Immigration Act of 1917 (Great Events from History: North American Series)
Article abstract: Immigration into the United States is significantly restricted by use of a literacy test, among other measures.
Summary of Event
During the early 1600’s, the Massachusetts Puritans prohibited newcomers from settling without their permission. As the colonial population grew from 275,000 in 1700 to 3,929,000 in 1790, each colony made and enforced its own rules: Massachusetts was restrictive; Rhode Island was more lenient; Pennsylvania was a sanctuary from religious persecution. After ratification of the United States Constitution, Congress passed the first Naturalization Act, in March, 1790. The act required two years of residency and limited naturalization to “free white persons.” The residency requirement was increased to five years in 1795. The first federal legislation that dealt with the expulsion of aliens from the United States was the Alien Act of June 25, 1798. It allowed the president to deport any alien he considered dangerous, but expired two years after it was enacted.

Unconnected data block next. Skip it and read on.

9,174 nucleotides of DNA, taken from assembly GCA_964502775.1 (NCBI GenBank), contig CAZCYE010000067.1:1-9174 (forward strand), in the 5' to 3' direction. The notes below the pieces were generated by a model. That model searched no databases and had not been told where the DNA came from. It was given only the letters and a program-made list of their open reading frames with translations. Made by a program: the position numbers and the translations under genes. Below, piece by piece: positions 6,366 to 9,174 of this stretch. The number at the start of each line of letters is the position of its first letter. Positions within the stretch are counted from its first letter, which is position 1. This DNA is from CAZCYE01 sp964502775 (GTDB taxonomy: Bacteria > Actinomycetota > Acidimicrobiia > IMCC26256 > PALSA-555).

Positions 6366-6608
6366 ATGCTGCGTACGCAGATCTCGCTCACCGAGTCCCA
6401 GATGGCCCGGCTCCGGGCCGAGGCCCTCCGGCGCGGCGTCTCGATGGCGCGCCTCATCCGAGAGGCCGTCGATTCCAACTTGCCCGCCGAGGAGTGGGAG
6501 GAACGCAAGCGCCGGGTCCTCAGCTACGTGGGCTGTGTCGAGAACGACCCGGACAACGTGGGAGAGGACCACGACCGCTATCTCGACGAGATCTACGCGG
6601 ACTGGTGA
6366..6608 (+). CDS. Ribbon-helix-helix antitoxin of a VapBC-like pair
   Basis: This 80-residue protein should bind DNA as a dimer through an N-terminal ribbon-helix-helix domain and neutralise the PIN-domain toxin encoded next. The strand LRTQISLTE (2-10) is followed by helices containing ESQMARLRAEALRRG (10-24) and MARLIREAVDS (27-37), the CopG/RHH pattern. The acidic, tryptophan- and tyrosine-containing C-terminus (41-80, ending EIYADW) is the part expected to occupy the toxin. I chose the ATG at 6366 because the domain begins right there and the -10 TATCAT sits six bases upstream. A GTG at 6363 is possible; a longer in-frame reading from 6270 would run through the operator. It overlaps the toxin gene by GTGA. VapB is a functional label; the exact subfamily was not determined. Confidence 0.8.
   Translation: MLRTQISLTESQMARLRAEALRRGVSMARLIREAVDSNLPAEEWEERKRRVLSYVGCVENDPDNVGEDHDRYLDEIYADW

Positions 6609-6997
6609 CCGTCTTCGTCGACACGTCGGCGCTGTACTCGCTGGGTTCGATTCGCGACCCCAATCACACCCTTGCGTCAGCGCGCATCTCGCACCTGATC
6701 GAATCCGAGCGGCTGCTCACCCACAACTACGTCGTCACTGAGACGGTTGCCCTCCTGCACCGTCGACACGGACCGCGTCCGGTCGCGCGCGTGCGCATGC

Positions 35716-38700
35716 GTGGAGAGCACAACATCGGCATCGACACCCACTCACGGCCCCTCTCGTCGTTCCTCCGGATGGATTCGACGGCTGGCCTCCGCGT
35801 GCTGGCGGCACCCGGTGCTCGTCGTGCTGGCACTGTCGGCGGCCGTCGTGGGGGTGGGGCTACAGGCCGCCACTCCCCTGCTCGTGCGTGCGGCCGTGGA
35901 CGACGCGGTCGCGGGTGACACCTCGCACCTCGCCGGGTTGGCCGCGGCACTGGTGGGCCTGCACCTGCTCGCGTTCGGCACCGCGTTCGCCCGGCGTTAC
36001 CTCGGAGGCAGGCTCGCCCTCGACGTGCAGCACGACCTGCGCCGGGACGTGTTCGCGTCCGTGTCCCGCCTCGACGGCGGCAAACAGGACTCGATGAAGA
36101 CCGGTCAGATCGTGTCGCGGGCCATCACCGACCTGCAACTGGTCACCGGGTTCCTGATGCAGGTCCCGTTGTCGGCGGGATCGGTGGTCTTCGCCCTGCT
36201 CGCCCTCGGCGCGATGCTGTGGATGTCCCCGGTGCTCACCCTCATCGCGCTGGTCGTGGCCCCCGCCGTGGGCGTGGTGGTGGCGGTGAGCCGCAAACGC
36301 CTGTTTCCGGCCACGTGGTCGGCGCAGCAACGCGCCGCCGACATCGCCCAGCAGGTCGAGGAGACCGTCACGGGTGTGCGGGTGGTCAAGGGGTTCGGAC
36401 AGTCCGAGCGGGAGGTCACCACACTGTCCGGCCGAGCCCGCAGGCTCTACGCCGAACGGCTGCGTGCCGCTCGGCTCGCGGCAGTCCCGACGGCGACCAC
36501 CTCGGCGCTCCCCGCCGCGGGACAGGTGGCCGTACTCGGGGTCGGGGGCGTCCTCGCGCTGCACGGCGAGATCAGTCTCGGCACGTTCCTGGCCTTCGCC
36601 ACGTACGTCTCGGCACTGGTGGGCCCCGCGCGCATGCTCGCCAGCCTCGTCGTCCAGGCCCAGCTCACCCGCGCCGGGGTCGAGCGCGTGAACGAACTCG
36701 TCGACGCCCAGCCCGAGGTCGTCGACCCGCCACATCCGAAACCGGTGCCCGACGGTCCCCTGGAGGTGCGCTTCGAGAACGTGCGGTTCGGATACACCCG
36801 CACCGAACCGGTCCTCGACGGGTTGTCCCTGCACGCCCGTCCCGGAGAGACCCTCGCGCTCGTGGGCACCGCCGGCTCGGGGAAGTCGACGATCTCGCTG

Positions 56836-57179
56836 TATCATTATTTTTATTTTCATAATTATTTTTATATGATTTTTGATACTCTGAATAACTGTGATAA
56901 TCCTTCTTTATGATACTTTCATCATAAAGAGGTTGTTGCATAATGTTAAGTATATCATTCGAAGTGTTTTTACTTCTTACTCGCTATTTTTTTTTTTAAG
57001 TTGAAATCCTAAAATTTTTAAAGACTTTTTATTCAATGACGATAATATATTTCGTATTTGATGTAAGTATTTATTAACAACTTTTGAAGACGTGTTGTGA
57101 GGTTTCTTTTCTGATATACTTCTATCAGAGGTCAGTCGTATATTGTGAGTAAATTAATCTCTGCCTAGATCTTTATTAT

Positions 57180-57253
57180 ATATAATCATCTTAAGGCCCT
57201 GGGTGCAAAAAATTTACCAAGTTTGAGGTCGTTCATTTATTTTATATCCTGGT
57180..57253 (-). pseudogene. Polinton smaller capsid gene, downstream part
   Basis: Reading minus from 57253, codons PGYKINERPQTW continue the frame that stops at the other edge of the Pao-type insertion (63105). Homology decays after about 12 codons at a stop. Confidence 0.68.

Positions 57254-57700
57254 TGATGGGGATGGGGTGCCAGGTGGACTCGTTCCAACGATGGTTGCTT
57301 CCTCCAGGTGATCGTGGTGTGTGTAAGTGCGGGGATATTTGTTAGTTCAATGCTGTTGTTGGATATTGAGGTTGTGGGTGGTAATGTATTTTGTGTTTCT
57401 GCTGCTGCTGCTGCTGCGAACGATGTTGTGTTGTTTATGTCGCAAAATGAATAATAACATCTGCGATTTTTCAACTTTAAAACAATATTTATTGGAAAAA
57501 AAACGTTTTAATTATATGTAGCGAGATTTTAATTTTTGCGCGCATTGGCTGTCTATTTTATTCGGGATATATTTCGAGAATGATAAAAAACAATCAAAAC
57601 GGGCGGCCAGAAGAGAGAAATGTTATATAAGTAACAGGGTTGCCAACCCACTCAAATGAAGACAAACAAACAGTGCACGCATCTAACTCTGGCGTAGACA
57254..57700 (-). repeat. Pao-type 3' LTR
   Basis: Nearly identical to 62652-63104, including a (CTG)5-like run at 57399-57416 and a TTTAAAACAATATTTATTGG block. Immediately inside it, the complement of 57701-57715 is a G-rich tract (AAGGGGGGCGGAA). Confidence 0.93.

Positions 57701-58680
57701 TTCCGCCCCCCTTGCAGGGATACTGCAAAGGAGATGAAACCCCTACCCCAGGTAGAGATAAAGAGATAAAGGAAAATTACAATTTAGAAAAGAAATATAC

From 1800 to 1875, no federal legislation restricted the admission into, or allowed deportation from, the United States. Congress enacted other laws related to immigration issues during the period, however. In 1819, concern about conditions for immigrants on inbound ships prompted the passing of a number of steerage acts to safeguard the passage of people en route to the United States. A limit was placed on...
(The entire section is 1545 words.)
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